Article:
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critical context

There is no idea, however ancient and absurd, that is not capable of improving our knowledge.- Paul Feyerabend

Here I want to give a brief summary of popular thinkers and traditions in the critical context of what we hope will become the new paradigm, what we are calling for convenience, creative coherence.  Here are some of what we feel are important precursors to the thought of the future that nonetheless have important limitations that we wanted to put in a concise accessible way for those interested.  This is where I reduce some of the best thought of the planet into caricatures for your convenience 🙂

Mainstream Science and Cosmology: By far the most popular ideology of our times.  It is conquering the planet, though its shortcomings are so legion, that the New Age is starting to give its cosmology a run for its money.  The biggest problem is that “science” is treated like a monolithic entity where the corporate-sponsored truth is sold as settled fact.  Or perhaps, to the more skeptical, it is thought of as an evolving model that cannot be proven fact, but has disproven its competitors.  But the truth is far more interesting.  Behind the mirage of corporate science is a richly contested and evolving multiplicity of ideas, technologies, and possible worlds that depend on us shedding the monotone facade of established “fact”.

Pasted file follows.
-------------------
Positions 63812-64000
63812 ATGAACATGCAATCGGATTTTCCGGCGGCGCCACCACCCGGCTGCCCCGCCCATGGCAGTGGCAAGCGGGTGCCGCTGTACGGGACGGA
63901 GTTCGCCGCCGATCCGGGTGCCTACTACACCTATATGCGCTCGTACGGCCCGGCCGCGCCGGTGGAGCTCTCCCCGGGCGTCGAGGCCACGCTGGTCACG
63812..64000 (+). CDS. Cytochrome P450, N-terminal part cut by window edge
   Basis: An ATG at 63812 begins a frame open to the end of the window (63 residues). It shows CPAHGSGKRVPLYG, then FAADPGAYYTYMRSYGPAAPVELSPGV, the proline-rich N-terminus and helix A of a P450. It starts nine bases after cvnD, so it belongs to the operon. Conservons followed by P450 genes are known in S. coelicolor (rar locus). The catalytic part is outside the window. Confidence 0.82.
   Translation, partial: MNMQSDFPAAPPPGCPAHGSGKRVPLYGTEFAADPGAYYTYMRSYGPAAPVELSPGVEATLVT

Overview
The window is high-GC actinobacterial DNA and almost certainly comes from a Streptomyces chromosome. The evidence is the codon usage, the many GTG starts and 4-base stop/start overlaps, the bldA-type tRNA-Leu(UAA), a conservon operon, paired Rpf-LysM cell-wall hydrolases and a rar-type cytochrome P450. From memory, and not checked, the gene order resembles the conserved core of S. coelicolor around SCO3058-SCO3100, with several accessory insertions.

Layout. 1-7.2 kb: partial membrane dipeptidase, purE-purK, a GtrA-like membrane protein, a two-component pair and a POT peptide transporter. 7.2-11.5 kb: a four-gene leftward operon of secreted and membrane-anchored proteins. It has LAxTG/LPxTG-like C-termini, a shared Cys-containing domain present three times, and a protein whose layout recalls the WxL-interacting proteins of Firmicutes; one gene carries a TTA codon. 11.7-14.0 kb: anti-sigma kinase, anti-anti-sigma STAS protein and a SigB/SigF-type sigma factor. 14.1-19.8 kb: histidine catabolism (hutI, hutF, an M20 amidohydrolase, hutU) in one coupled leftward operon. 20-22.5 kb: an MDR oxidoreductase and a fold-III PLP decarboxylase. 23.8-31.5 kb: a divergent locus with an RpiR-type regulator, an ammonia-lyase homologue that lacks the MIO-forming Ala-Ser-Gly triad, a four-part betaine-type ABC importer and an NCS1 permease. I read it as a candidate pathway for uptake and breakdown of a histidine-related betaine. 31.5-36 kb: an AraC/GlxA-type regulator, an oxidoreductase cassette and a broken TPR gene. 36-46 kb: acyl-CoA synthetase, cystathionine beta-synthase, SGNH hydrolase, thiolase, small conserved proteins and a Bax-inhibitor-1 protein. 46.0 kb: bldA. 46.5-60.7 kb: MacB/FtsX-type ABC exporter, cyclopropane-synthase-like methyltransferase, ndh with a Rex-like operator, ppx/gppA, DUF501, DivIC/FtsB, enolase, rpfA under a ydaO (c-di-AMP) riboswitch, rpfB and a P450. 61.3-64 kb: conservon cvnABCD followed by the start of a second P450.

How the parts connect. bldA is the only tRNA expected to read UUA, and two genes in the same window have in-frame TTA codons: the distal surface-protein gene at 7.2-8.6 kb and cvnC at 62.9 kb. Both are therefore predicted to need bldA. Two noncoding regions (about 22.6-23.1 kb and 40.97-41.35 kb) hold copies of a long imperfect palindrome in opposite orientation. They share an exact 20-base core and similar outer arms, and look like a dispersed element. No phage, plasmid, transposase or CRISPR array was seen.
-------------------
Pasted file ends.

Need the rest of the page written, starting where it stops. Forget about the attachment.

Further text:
New Age Spirituality:  While much of the New Age is about a return to a more “natural” pagan religious way of life, or a reduction of complex systems to primordial archetypes as foundational metaphysics, there is also an aspect that is science obsessed, either to prove mysticism, or develop a futuristic society.  I am all for an enlightened planetary society but we have to be careful of the techno-mysticism and “ascension” based trends that are dangerously close to the trans-humanist obsession with technological transcendence of the human condition.

Alternative Science:  While the future may be growing out of these fringe areas of research, there is also a lot of naivety about the ability of technology to “free” us without some kind of corresponding change in consciousness and political organization

Ancient Chinese Philosophy and Science:  While they never developed the abstract sciences that the West pioneered, the West still hasn’t caught up with the sophistication of their analogical science of life.  As we do, the insights of the ancient Chinese, especially when it comes to living energy systems, are only being confirmed and integrated within the more abstract Western framework.  Though to the extent we follow their analogical logic, we can only help to benefit from its more relational, qualitative framework.